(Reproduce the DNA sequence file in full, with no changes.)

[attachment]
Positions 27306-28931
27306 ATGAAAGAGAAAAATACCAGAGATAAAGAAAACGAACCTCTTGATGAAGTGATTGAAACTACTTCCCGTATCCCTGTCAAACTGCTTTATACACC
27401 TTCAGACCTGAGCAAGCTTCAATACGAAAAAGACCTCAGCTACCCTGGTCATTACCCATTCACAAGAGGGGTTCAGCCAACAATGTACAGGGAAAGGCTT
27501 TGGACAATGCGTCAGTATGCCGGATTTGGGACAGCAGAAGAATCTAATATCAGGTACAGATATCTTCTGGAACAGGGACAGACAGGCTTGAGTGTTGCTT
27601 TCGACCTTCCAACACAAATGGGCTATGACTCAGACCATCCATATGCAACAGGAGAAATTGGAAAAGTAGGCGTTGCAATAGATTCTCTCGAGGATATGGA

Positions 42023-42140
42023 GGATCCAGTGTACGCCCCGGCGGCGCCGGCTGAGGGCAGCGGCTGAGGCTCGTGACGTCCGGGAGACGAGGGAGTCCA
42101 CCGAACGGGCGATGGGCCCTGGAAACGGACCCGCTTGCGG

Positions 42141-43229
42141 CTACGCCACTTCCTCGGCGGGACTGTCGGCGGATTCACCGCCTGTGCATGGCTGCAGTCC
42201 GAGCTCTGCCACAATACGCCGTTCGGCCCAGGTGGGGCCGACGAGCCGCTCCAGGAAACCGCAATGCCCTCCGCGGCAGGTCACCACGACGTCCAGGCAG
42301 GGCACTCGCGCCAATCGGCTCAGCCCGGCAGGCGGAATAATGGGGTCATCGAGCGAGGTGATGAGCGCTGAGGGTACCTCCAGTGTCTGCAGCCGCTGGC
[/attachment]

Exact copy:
Positions 27306-28931
27306 ATGAAAGAGAAAAATACCAGAGATAAAGAAAACGAACCTCTTGATGAAGTGATTGAAACTACTTCCCGTATCCCTGTCAAACTGCTTTATACACC
27401 TTCAGACCTGAGCAAGCTTCAATACGAAAAAGACCTCAGCTACCCTGGTCATTACCCATTCACAAGAGGGGTTCAGCCAACAATGTACAGGGAAAGGCTT
27501 TGGACAATGCGTCAGTATGCCGGATTTGGGACAGCAGAAGAATCTAATATCAGGTACAGATATCTTCTGGAACAGGGACAGACAGGCTTGAGTGTTGCTT
27601 TCGACCTTCCAACACAAATGGGCTATGACTCAGACCATCCATATGCAACAGGAGAAATTGGAAAAGTAGGCGTTGCAATAGATTCTCTCGAGGATATGGA

Positions 42023-42140
42023 GGATCCAGTGTACGCCCCGGCGGCGCCGGCTGAGGGCAGCGGCTGAGGCTCGTGACGTCCGGGAGACGAGGGAGTCCA
42101 CCGAACGGGCGATGGGCCCTGGAAACGGACCCGCTTGCGG

Positions 42141-43229
42141 CTACGCCACTTCCTCGGCGGGACTGTCGGCGGATTCACCGCCTGTGCATGGCTGCAGTCC
42201 GAGCTCTGCCACAATACGCCGTTCGGCCCAGGTGGGGCCGACGAGCCGCTCCAGGAAACCGCAATGCCCTCCGCGGCAGGTCACCACGACGTCCAGGCAG
42301 GGCACTCGCGCCAATCGGCTCAGCCCGGCAGGCGGAATAATGGGGTCATCGAGCGAGGTGATGAGCGCTGAGGGTACCTCCAGTGTCTGCAGCCGCTGGC